We get many questions regarding gypsum and gypsum recommendations or applications, so we have created a basic explanation and demonstration video which you can find below as well as a more in depth discussion in this blog post. Let’s tackle this discussion question by question.
First, what is gypsum? Chemically, gypsum is calcium sulfate (CaSO4); functionally gypsum can be seen as a soil amendment, soil conditioner, or fertilizer. A soil amendment is anything worked into the soil to make it a more hospitable environment for plant growth and development (gypsum, synthetic conditioner, sawdust, or other organic material), while a soil conditioner is added specifically for the purpose of enhancing physical soil properties such as soil structure.
Second, what is gypsum used for? Gypsum has three typical uses in the home lawn or garden. It can help reclaim sodic soils, it may enhance soil structure (especially in sodic soils), and it may also be used as a calcium and sulfur fertilizer. Sodic soils are soils which are very high in sodium, to the point that it effects plant growth and development as well as the physical condition of the soil. On a soil test, a sodic soil would be classified as having an electrical conductivity value below 4, a sodium absorption ratio above 13, and an exchangeable sodium percentage above 15 along with a dispersed (lacking significant soil structure or aggregates) physical condition. There is a Pacific Northwest Extension publication, which is a collaborative effort between Oregon State University, University of Idaho, and Washington State University, available that well outlines reclamation steps in salt effected soils. You can find it at: Managing Salt-affected Soils for Crop Production, PNW 601-E (Oregon State University Extension Service)
How does it work or help reclaim sodic soils? High sodium, sodic soils have really poor soil structure that doesn’t allow water to move in, or through it, very rapidly. The sodium also often pulls on the water more strongly the plants can, causing them to wilt. Ultimately, we need to get the sodium out of the root zone of our lawn or garden. When we apply gypsum, and water it in, the calcium and sulfur break apart chemically; then calcium replaces the sodium on the soil particles and actually pulls them together to function as larger particles that will then let more water move in and through the soil. Simultaneously, the sodium, no longer on exchange sites, and now in solution combines with the sulfate and becomes soluble, and leachable. The reaction can be seen below, where Sodium = Na+, Gypsum is CaSO4, and leachable sodium sulfate is Na2SO4.
How do you make this work in lawn or garden? You can spread gypsum on the surface and water it in, or, you can till it in or incorporate it before watering, which is preferred. The more thoroughly mixed the soil and gypsum the better. When watering, you want to be sure that you are watering to a depth that is below the rooting depth of your plants. You can easily measure the depth of watering by using a soil probe to check soil moisture. Once you’ve added gypsum and irrigated below the rootzone you simply maintain good soil moisture and allow the soil chemistry to work.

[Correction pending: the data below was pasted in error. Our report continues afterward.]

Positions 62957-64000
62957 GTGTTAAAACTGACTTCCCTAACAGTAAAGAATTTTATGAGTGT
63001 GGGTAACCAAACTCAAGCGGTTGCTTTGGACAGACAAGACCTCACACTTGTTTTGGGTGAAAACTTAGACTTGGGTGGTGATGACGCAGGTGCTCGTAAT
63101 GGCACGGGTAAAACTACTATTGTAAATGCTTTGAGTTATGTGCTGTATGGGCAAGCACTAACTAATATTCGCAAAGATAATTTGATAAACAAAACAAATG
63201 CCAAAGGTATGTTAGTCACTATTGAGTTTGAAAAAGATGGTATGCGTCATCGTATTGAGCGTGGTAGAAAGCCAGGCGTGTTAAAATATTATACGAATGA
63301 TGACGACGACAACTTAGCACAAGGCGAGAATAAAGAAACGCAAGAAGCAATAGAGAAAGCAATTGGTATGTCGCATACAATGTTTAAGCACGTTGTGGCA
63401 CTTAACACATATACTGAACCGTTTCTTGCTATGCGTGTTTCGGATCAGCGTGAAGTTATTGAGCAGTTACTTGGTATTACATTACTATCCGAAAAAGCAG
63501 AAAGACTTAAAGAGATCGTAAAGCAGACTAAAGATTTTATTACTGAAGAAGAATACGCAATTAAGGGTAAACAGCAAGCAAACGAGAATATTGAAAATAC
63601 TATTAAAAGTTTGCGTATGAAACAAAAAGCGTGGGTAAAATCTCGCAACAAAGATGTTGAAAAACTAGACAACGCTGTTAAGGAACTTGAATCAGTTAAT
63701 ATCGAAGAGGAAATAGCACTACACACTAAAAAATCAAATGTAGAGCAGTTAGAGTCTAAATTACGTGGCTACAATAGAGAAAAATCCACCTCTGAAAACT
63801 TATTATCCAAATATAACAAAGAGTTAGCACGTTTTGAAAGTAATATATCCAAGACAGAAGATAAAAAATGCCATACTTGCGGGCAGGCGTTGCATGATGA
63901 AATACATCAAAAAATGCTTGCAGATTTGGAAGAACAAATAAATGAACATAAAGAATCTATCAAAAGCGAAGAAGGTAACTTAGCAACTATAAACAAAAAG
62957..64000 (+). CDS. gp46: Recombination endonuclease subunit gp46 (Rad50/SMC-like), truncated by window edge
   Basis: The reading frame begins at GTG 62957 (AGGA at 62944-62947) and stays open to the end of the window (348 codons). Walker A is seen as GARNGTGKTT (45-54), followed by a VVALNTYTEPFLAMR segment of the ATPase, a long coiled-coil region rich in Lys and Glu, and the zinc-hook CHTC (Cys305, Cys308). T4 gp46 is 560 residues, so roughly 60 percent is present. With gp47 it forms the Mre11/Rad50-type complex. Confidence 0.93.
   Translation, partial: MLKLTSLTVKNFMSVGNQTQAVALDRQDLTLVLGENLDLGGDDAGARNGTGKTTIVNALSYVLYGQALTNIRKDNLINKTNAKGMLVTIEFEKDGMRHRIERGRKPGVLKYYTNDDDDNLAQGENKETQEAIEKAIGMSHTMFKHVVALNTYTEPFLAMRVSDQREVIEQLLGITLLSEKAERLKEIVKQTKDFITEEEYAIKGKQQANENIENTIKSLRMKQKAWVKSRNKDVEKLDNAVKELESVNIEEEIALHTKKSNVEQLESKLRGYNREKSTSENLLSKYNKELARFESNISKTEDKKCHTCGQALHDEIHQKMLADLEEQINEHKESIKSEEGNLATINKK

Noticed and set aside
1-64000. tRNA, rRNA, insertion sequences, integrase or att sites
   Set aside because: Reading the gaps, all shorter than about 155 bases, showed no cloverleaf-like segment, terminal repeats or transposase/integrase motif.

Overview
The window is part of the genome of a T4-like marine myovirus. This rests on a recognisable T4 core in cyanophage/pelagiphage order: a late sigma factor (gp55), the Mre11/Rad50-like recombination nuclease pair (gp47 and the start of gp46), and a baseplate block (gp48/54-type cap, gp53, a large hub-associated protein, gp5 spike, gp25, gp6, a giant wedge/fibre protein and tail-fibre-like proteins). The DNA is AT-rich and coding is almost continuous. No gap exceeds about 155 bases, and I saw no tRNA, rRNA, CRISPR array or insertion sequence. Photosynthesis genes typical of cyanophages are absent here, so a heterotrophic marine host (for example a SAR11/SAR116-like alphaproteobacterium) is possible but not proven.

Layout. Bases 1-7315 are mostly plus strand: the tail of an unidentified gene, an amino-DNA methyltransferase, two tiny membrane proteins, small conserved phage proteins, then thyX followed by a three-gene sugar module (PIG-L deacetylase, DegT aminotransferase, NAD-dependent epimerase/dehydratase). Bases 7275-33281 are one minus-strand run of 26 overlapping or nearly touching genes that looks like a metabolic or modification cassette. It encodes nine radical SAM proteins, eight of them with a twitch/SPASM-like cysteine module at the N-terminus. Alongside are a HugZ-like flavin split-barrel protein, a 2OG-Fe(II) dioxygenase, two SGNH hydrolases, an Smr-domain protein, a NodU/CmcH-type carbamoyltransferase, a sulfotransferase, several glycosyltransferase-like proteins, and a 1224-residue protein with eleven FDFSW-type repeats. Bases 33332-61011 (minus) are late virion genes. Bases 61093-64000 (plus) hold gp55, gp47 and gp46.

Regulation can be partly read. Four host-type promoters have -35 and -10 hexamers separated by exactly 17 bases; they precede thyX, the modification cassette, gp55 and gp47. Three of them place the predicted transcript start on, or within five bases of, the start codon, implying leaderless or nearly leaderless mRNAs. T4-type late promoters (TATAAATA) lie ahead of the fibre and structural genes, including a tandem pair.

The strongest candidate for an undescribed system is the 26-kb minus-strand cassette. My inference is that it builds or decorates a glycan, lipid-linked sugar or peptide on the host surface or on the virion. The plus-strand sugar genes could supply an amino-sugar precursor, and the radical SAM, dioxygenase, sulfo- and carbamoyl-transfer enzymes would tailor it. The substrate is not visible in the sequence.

How does Gypsum enhance soil structure? Gypsum, more specifically the calcium in gypsum, enhances soil structure through a process called flocculation. Flocculation is when tiny particles clump together. This is done when calcium bridges the gap between multiple soil particles. It can do this because it is divalent, it has two positive charges. Sodium does the opposite, as it has a single charge.
What is gypsum’s value as a fertilizer? If your soil test indicates that you are low in calcium and sulfur, then gypsum may be a great fertilizer addition. Although products will vary based on purity and formulation, pure gypsum is around 23 % calcium and 19 % sulfur, several commercially available products report 21 % calcium and 16 % sulfur. Based on those numbers a 40 pound bag would contain 8.4 pounds of calcium and 6.4 pounds of sulfur.
A couple of other common questions I get:
Will gypsum raise my pH like lime? The short answer here is no, there’s not a direct or significant impact on soil pH.
Can gypsum help my heavy clay soil with water penetration? In most conditions that we deal with in the lawn and garden, the answer here is again, no, at least not by itself or when used in reasonable amounts. Multiple measures need to be taken to enhance soil structure and water infiltration in clay and gypsum can be one of those measures.
I have a sodic soil and used gypsum, now that I’ve added gypsum will the sodium come back? It may, it depends on the source. Sodium can come from the soil minerals, it can come from irrigation water, or it can be found in compost, manures, amendments, or fertilizers. Careful monitoring, testing, and reading the labels of what you apply can help you minimize the sodium that makes it into your lawn or garden, and if and when it does show up again, you can add more gypsum and move the sodium out of the rootzone again.